4 Lighting Principles I wish I knew when I started Photography
When I first started photography, I struggled a lot with lighting. In the beginning, we are often told to shoot our subjects in open shade. If you don't know how to do this properly, the results can be disastrous: faces with dark shadows, eyes with no depth, overexposed backgrounds, etc.
To create composites using your photos, you must first know how to take a properly-lit image. If the lighting in your foundation photo is off, your composite will not look right, even with heavy editing. The following are four basic lighting principles I wish I knew at the beginning of my photography career and that I've personally had a lot of success with:
Lighting Principle #1: The subject is the brightest object in the photo. Unless you are shooting a silhouette, the subject of your image should always be either the brightest object or equal in brightness to the other elements in the photo.
Lighting Principle #2: The photo should be free of overexposed highlights. This means no blown-out highlights on your subject or highlights that appear to be unintentional. This can be mitigated by shooting in open shade, using diffusers, and ensuring your subject is between you and the sun. The example below is the difference between on-camera flash and no control, compared to soft light and precision highlights.
Lighting Principle #3: The photo should not have any erratic shadows. The lighting in your images should always look intentional and be free of irregular shadows. Unsightly shadows are usually a result of harsh sunlight hitting one's subject directly.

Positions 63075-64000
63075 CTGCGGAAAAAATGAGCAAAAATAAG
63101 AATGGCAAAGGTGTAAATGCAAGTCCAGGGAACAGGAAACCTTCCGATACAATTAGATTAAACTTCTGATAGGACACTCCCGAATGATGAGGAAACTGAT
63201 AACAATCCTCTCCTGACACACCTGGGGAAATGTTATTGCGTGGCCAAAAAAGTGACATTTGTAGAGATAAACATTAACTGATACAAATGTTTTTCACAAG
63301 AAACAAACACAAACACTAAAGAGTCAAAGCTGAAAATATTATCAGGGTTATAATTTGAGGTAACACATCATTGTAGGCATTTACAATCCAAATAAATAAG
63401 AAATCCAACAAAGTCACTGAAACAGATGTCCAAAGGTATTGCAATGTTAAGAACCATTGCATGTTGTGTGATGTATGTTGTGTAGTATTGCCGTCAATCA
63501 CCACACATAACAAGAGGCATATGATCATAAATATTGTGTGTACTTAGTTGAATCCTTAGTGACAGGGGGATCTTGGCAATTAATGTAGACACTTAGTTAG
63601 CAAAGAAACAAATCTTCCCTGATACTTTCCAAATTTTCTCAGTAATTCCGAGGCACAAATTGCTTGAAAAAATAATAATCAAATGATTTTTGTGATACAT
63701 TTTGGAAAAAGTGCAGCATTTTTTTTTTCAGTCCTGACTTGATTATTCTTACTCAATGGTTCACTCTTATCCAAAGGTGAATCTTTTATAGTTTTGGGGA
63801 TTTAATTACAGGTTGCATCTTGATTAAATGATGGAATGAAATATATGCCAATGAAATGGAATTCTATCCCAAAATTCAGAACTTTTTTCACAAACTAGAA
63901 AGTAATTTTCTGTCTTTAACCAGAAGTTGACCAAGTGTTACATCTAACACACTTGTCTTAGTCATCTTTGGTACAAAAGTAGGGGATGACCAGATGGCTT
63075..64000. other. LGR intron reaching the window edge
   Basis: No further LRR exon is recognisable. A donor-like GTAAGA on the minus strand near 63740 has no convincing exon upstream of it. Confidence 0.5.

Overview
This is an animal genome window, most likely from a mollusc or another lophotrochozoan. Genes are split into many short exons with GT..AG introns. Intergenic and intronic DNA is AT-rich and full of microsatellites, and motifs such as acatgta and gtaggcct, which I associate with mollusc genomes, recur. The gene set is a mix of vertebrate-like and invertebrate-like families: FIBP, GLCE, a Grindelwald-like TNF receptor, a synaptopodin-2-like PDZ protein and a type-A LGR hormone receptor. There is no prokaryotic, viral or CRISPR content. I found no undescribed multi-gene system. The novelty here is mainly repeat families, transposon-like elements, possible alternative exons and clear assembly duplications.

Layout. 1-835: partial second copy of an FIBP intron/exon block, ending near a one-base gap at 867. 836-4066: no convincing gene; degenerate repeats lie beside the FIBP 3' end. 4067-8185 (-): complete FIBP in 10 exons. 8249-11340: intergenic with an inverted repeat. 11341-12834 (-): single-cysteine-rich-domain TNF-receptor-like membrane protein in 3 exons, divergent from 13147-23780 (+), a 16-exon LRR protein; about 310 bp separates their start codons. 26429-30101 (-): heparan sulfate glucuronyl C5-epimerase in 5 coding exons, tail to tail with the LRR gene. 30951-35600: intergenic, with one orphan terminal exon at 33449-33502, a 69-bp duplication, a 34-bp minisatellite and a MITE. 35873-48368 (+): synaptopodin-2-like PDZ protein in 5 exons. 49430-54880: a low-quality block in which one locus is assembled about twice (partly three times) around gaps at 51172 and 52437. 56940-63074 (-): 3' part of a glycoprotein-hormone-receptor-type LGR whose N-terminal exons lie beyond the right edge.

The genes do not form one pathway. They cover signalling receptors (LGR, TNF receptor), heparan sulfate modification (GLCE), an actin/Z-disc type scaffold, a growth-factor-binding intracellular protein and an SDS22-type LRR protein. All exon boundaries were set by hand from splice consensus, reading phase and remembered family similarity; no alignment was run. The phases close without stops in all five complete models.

Lighting Principle #4: Eyes in photographs should have a catchlight. This is one of the most overlooked principles but probably the most important because it helps achieve the first three principles. If you can see your subject's eyes in the photo, the eyes should have highlights to create depth and connect the viewer to the subject.
What's important is that I started with these basic lighting principles, and I applied them to my composites. This shows you what you can create when you start with a strong foundation. I'd also like to point out that these lighting principles should be used as guidelines and are not hard and fast rules. Photography is an art, and as such, the principles that govern it are fluid and flexible. The four lighting principles can be broken and often are broken, but they generally produce the highest quality photos when combined.
I've taken these fundamental techniques and others and included them in my membership program. Learn more about it here.